New research sheds new light on the 'false positives' experienced by about 10% of women who undergo mammograms, News Radio 1200 WOAI reports.

  A 'false positive' is when the mammogram turns up signs of cancer, but the next step, a biopsy, shows that cancer is not present.

  The American Cancer Society says women who have one or more false positive readings are actually at greater risk for developing breast cancer in the coming years.

  "It may be that these false positives are really not false positives after all," said Dr. Steven Kalter, an oncologist at San Antonio's START Center for Cancer Caere.

  Dr. Kalter says it may be that the mammogram has detected a 'biological change' in the breast which is precursor to cancer, like cells growing more rapidly.  He says it could also be detecting a 'scar' in the breast, which also is an early indicator of breast cancer, but he says it is not advanced to the point were it can be detected.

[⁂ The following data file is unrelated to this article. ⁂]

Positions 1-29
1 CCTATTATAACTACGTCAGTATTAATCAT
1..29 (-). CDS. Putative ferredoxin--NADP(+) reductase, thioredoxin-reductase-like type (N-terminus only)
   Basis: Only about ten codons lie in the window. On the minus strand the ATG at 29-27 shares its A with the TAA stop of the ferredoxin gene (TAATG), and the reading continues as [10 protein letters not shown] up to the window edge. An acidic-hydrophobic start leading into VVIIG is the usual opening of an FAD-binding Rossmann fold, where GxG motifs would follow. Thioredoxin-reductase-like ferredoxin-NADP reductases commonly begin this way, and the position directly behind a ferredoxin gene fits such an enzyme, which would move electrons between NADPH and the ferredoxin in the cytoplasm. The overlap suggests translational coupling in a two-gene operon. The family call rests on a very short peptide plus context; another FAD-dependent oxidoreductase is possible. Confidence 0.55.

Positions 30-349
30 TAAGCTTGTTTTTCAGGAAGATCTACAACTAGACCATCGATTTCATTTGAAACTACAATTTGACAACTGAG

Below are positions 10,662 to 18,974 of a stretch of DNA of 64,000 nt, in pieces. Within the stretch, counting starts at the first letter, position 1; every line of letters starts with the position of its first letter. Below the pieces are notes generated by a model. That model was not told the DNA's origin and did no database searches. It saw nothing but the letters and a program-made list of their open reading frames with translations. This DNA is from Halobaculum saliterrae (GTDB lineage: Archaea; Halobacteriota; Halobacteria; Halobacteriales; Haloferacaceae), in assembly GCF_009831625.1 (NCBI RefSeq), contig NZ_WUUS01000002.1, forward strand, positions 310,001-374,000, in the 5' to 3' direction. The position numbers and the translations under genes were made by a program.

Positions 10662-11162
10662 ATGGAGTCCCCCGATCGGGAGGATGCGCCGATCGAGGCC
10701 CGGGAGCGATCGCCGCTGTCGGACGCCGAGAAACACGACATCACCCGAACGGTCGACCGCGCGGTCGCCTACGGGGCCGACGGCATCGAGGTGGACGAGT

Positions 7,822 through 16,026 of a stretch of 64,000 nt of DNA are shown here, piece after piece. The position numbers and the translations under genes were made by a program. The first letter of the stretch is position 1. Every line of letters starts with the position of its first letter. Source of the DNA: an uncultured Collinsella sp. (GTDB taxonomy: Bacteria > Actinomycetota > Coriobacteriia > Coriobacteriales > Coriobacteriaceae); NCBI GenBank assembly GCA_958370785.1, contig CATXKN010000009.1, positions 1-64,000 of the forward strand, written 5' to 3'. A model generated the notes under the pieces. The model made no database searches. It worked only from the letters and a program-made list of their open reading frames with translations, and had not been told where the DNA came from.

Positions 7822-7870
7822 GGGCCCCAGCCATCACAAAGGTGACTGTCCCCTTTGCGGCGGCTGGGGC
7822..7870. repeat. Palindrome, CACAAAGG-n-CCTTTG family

"The mammograms perhaps detected a breast cancer earlier than it could be diagnosed," he said.

  Dr. Kalter says the research may be alarming to women who have had false positives, but he says it is in many ways an opportunity for these women to take charge of their cancer, and head it off very early.

  "Just because it was a false positive doesn't mean they are not going to detect cancer, in fact, they may do so at an increased rate."

  He says women should avoid the temptation to be 'scared away' from regular mammograms due to the trauma of undergoing a false positive.

  Dr. Kalter says while more frequent mammograms are not called for unless the woman is at an advanced genetic risk for breast cancer, the experience should convince women to stick to a regular schedule of mammograms, because breast cancer is one of the easiest cancers to defeat if detected early.

  Researchers say there is no indication that the types of breast cancers that women with false positives get are any more advanced or aggressive.